Artillery: March 4, 2004


Despite record numbers of volunteers, and people wanting to stay in uniform, the Department of Defense is still running scared and is looking for new programs that will help keep people in the service. In addition to making an effort to insure that very few troops keeping getting sent overseas, there is also an increasing use of financial incentives. It was noticed that most of the reserve troops called up were actually making more on active duty than they were in their regular jobs. While most of the officers and NCOs in the reserves have high paying jobs (because of seniority and better education), the lower ranking troops were often recruited using the money angle. Reservists (and National Guard) normally spend about seven weeks a year on duty. That seven weeks of military pay is an attractive supplement to a low paying job. But more incentives are needed for those troops with special skills who are needed in places like Iraq and Afghanistan for more than 12 months at a time. For those people, the Department of Defense is providing an extra thousand dollars a month in "hazardous-duty" and " assignment incentive" pay. Many commandoes, Special Forces and SOCOM support troops fit this category. Most of these guys are already pretty well paid (over $50,000 a year), but every little bit helps, and often it's just the thought that counts.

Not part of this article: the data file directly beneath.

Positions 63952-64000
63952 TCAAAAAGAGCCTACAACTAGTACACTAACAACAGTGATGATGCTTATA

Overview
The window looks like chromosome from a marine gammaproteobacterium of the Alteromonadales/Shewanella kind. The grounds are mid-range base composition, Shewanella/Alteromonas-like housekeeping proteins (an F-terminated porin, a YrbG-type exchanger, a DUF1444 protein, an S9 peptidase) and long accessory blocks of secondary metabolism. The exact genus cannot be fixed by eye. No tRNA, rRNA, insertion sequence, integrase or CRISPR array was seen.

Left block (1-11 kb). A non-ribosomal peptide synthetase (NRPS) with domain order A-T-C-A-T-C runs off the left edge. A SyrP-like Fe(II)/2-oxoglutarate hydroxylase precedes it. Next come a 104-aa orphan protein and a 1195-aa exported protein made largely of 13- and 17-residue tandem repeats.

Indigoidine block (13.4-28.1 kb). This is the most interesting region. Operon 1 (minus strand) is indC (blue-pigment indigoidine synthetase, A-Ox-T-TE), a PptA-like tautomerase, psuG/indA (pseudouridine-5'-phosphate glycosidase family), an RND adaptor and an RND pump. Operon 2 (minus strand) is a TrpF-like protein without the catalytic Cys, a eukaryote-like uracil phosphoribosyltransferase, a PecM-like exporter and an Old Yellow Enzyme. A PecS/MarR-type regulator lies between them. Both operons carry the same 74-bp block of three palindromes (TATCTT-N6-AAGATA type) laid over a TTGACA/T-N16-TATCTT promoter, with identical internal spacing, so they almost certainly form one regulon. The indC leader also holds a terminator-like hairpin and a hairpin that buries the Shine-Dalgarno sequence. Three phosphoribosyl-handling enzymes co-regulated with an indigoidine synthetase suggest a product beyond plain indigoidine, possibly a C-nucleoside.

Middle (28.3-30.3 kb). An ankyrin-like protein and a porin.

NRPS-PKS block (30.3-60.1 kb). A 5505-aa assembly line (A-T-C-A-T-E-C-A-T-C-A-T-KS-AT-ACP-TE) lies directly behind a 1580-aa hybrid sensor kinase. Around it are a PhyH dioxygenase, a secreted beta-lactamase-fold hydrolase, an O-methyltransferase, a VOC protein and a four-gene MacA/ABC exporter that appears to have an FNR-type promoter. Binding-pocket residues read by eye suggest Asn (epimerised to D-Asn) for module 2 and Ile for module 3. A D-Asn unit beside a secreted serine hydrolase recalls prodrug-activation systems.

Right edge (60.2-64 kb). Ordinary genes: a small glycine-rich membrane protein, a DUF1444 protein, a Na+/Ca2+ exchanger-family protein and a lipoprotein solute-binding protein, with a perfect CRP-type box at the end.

The Navy also used money to deal with a morale problem they were having with sailors who served in the eastern Mediterranean during the Iraq campaign. Since many of the ships these sailors were on were supporting combat operations in Iraq, the sailors felt they should have gotten the Imminent Danger Pay and Combat Zone Tax Relief benefits that sailors in the Persian Gulf got. So the navy is going to award these benefits, retroactively, to some 18,000 sailors (for the period from March 19 through Aug. 1, 2003).

The Department of Defense knows that dealing with troop morale, during a long war (on terror), and with an all-volunteer force, is a unique experience. All past wars were fought with lots of conscripts and did not have all the uncertainties of the war on terror. So the plan appears to use the best people as much as possible, but don't lose them in the process.


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